It was her romantic supporting role in Fire over England in 1936, opposite Laurence Olivier as a dashing young man in the court of Elizabeth I, that led to one of the cinema's most celebrated acting partnerships, as famous a love-match in its time as that between Burton and Taylor in the 1960s. Olivier's Hollywood engagement to play Heathcliff in Wuthering Heights drew Leigh to California in his wake, and her arrival coincided with the prolonged search for a suitable actress to appear as the seductive, self-willed Scarlett O'Hara in Gone with the Wind . In the face of the fiercest competition, Myron Selznick persuaded his brother David to give her the part, and her success in a role that seemed made to her measure led to world fame and an Academy Award. Nevertheless, her special qualities—elfin stature, a grace of movement and gesture, and a porcelain-like facial beauty always enhanced by subtle black-and-white cinematography—had already been revealed in the romantic British film St. Martin's Lane , opposite Charles Laughton as a street entertainer entranced by her vagrant, waiflike girl.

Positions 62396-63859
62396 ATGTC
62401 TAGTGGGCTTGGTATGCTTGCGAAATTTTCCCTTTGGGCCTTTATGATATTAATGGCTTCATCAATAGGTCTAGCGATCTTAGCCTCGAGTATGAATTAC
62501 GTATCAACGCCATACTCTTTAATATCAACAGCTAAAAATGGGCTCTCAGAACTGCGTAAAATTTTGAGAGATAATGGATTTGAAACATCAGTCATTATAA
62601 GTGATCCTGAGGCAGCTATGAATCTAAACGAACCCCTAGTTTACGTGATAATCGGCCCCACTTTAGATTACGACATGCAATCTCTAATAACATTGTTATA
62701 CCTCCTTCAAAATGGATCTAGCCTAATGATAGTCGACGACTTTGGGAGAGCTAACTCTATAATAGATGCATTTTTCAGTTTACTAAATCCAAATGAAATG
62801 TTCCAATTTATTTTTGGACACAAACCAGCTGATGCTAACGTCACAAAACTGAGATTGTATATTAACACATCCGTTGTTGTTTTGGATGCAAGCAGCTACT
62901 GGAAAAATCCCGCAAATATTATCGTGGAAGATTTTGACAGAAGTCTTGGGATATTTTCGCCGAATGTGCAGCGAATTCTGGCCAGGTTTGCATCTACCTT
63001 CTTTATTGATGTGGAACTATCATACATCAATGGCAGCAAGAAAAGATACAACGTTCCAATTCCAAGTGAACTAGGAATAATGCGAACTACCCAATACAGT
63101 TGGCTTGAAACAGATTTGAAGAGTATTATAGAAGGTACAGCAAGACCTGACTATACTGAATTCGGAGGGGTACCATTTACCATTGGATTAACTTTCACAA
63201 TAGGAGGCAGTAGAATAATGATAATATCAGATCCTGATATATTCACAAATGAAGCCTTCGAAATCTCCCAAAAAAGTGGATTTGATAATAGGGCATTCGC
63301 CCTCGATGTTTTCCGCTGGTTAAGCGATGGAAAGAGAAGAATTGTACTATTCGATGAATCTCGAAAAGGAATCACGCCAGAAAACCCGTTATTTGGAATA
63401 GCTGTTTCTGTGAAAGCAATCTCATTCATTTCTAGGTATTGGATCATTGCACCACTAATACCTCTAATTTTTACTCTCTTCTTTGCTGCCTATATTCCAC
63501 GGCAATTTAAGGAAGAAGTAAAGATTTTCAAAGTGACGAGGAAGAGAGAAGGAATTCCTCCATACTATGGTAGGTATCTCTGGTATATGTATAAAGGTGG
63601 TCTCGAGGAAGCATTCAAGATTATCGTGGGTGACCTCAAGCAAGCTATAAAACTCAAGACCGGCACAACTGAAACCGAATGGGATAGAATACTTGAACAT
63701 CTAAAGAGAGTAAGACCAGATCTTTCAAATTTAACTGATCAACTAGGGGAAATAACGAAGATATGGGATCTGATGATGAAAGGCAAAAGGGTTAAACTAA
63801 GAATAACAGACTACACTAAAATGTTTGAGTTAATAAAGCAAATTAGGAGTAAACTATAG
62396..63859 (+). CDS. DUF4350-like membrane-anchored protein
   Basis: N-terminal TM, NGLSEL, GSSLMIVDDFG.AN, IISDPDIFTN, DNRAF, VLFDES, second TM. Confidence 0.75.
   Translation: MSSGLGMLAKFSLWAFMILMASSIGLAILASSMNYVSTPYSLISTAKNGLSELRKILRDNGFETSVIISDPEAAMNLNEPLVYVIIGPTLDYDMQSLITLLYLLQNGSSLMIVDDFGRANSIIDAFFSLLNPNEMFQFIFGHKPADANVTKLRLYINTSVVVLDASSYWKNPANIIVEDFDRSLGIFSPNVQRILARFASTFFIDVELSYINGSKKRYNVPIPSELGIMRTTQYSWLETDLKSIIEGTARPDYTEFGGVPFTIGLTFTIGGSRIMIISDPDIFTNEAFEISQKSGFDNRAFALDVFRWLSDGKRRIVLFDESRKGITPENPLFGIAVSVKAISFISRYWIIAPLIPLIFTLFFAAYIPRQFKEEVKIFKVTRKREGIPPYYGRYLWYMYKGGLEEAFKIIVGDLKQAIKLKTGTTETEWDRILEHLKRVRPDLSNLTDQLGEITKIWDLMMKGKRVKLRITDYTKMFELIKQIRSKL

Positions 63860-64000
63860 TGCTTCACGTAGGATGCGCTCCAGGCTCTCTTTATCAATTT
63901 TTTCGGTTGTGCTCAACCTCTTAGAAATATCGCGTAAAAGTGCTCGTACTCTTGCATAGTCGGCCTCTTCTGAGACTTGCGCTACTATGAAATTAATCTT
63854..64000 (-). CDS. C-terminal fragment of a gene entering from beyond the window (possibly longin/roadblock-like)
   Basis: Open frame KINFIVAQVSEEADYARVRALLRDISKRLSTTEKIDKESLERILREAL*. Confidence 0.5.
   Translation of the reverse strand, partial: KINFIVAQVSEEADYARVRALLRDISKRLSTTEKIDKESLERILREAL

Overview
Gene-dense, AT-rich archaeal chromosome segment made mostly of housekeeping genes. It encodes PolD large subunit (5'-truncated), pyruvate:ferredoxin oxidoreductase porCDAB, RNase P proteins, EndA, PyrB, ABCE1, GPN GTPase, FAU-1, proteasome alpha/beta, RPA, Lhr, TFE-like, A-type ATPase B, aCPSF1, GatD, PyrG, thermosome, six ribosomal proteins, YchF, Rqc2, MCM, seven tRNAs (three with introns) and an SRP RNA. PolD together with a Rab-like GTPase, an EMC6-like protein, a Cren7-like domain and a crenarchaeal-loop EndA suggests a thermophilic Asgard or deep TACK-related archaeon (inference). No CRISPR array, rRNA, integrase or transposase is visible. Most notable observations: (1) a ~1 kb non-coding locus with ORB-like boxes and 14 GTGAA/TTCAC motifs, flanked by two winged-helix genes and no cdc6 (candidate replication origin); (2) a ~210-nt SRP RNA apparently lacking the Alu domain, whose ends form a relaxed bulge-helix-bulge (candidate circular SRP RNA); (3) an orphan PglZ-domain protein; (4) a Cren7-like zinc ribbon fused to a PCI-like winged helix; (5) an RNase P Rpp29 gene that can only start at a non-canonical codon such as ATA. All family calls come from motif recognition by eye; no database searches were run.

The outbreak of World War II brought Olivier back to London, and Leigh (who was free to marry him only in 1940 due to the complications of their respective divorces) temporarily halted her promising Hollywood career in order to be with him during his period of war service in the Fleet Air Arm. Nevertheless, she appeared with Robert Taylor in the American film Waterloo Bridge , made in Britain, and with Olivier in Alexander Korda's That Hamilton Woman , in which she was again able to play the siren in a romanticized version of the notorious, obsessive relationship between Lord Nelson and Emma Hamilton.